Bachelor of Agriculture (Degree with Honours)

Course BH-AGR (2016)

Note: This is an archived Handbook entry from 2016.

Year and Campus: 2016 - Parkville
CRICOS Code: 037229G
Fees Information: Subject EFTSL, Level, Discipline & Census Date
Level: Undergraduate
Duration & Credit Points: 100 credit points taken over 12 months full time.


Professor Paul Taylor



Currently enrolled students:

Future students:

Course Overview:

The honours year in Bachelor of Agriculture, comprises advanced coursework, and an individual research project designed to extend students' knowledge and skills in solving research problems. These honours programs can be undertaken on a full-time basis only. The program can commence at the start of the year only.

On completion of the fourth (honours) year, the School determines the award of honours degrees on the basis of average mark of the weighted average of all fourth-year subjects. The resulting figure is the 'Honours Score'.

Learning Outcomes:

Students who have completed this course should have acquired:

  • A 'systems-thinking' approach to agricultural production and land management, including an understanding of the structures of agriculture-related industries; the principal factors that determine their location, environmental impact, sustainability, profitability and international trade competitiveness; and the biophysical, economic and social factors that affect production systems

  • Appropriate knowledge and the ability to critically evaluate knowledge gained from a range of scientific, economic and social sources;

  • The ability to disseminate scientific and industry information
  • Skills to effectively analyse, and scientifically evaluate agricultural problems and reach appropriate solutions

  • Effective communication skills in a variety of media

  • The ability to collect and interpret agricultural data

  • An understanding of the research methodologies necessary to design and interpret experiments

  • A commitment to the highest standards of academic and intellectual integrity befitting their professional standing

Course Structure & Available Subjects:


BH-AGR is a 100 point honours year for students who have completed an undergraduate Bachelor of Agriculture, either 315PD, 315DO or B-AGR.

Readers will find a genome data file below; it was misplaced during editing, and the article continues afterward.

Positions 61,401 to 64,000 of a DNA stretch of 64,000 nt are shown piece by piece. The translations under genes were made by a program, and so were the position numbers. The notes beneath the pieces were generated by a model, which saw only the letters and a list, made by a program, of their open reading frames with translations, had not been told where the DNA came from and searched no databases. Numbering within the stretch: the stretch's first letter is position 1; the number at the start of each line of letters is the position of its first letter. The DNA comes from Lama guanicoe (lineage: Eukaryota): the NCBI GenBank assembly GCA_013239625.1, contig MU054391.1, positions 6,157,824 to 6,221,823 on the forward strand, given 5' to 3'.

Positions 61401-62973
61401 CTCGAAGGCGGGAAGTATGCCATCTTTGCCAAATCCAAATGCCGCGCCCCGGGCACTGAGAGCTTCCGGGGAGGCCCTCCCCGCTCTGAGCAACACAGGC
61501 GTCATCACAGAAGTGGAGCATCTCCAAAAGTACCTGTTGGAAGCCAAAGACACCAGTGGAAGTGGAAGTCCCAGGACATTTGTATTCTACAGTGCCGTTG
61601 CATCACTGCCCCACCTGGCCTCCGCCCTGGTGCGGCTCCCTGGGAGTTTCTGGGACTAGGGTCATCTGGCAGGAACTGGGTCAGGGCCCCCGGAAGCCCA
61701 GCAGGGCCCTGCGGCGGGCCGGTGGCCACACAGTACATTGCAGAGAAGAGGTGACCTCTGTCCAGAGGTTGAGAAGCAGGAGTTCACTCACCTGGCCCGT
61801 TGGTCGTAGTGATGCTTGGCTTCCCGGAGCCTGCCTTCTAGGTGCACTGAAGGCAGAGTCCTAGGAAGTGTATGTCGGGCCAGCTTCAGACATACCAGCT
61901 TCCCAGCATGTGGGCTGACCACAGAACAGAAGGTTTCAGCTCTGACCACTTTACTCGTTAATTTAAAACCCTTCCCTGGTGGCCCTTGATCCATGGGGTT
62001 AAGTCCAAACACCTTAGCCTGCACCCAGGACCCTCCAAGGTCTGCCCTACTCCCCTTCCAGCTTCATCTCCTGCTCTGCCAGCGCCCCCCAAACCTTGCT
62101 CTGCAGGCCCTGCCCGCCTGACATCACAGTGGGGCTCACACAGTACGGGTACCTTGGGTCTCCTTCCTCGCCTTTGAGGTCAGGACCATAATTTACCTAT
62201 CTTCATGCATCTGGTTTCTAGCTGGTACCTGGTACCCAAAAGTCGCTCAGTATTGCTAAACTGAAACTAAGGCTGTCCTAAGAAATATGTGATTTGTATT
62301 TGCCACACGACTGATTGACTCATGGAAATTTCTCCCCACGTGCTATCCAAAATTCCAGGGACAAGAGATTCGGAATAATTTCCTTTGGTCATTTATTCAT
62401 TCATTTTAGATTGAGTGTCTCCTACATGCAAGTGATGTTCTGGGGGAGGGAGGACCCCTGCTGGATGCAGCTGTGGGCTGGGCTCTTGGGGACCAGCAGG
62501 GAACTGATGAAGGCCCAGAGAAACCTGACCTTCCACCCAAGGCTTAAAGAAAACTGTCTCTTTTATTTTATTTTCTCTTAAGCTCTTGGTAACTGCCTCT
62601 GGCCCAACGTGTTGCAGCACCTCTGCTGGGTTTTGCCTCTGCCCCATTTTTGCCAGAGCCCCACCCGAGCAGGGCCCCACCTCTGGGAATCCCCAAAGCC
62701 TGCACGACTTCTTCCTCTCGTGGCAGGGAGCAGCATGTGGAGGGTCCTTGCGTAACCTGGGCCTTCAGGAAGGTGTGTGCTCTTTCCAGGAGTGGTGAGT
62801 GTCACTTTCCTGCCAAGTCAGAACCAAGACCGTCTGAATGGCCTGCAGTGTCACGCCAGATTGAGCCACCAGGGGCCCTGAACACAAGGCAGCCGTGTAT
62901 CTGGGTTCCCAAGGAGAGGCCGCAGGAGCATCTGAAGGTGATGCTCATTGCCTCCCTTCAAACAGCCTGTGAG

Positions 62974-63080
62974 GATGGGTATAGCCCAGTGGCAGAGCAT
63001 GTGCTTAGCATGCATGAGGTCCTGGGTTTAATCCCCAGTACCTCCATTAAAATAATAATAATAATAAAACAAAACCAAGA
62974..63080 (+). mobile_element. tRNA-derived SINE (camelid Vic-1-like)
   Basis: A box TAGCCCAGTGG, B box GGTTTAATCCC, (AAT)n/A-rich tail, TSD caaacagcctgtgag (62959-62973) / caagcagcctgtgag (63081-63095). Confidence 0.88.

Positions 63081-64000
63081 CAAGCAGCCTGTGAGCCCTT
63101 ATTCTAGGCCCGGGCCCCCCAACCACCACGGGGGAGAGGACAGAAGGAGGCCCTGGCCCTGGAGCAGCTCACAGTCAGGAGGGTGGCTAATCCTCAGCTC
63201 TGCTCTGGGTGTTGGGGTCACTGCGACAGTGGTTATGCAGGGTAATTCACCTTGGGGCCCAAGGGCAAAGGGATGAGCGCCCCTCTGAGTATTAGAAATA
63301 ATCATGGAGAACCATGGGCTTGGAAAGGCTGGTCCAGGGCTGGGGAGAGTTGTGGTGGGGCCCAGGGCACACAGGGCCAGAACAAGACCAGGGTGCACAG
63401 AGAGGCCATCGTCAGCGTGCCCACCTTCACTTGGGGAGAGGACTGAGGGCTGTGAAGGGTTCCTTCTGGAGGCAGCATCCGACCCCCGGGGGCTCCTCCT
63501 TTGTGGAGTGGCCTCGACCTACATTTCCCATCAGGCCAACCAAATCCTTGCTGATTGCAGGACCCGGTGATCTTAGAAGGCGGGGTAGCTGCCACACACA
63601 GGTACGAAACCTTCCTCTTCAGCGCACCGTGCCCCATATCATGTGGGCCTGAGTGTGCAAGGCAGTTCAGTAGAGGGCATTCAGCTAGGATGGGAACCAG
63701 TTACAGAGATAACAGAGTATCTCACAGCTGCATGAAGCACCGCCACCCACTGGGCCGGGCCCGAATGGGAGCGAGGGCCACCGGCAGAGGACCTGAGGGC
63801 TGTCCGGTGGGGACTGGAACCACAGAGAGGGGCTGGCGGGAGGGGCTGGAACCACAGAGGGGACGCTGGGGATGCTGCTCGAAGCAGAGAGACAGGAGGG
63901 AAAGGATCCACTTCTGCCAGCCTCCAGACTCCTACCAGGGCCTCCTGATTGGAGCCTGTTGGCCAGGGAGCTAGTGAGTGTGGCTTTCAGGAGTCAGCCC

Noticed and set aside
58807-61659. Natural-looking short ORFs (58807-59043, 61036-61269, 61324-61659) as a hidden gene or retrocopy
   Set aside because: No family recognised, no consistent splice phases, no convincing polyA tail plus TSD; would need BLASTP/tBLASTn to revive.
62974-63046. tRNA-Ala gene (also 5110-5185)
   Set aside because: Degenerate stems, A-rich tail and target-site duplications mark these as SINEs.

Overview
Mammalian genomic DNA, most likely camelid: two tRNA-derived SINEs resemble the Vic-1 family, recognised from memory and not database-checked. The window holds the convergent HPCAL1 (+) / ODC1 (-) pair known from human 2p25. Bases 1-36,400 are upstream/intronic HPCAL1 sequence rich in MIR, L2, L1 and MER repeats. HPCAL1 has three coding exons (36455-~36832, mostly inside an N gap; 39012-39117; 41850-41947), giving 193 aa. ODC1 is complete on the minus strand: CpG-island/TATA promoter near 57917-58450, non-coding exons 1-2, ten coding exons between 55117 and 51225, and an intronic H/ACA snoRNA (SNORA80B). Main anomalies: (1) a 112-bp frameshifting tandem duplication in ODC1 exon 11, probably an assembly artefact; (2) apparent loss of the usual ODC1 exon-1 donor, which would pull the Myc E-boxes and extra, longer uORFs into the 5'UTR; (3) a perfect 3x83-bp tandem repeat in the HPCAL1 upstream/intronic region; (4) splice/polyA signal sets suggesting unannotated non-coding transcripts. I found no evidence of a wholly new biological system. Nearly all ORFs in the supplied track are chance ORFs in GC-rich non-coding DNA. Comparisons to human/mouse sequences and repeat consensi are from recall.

The honours course is comprised of coursework subjects and a research project. The coursework subjects will enable students to gain an understanding of the principals of research. Students will also be expected to attend Faculty research seminars throughout the year.

Subject Options:

Research Component

Students will select a project from a list formulated by supervisors through the Honours Research Project subject coordinator. Some of these projects may be offered in collaboration with industry, and collaborating institutions. Project proposals detailing the experimental plan and a literature review will be presented before the Honours Panel for discussion and approval prior to commencing experimental work. Students will be required to present seminars on both their project proposal and the outcomes of their research. The expected length of the thesis (including references) will normally be limited to 15,000 words.

Students should enrol into both of the following subjects:

Study Period Commencement:
Credit Points:

Coursework Component

Students must complete the following subject:

Study Period Commencement:
Credit Points:

Selective Option

Students must choose one of the following subjects (as directed by the student's research project supervisor)

Study Period Commencement:
Credit Points:
Entry Requirements:

1. In order to be considered for entry, applicants must have completed:

  • within the last 10 years a Bachelor of Agriculture with a weighted average mark of at least H3 (65%), or equivalent, with a major relevant to the discipline stream within the Bachelor of Agriculture (Degree with Honours) that they seek to enter.

Meeting this requirement does not guarantee selection

2. In ranking applications, the Selection Committee will consider: